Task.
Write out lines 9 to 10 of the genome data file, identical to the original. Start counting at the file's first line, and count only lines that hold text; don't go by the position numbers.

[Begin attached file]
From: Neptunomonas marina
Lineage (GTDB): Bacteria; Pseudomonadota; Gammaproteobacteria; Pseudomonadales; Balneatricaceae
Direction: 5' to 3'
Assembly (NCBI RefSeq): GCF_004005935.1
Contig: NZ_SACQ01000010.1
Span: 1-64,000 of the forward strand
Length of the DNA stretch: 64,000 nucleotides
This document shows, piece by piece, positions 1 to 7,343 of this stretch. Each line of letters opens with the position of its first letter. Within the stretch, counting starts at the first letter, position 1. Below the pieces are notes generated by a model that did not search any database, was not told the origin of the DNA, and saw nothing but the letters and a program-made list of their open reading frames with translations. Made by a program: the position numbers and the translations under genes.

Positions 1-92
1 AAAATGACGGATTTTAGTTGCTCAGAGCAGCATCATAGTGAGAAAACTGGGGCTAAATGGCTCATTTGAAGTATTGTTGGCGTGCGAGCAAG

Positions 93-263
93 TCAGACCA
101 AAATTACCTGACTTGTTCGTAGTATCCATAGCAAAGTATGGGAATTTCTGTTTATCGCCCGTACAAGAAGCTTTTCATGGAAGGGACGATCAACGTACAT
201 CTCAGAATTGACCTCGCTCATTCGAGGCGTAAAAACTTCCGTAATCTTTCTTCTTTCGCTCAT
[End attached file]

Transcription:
Positions 1-92
1 AAAATGACGGATTTTAGTTGCTCAGAGCAGCATCATAGTGAGAAAACTGGGGCTAAATGGCTCATTTGAAGTATTGTTGGCGTGCGAGCAAG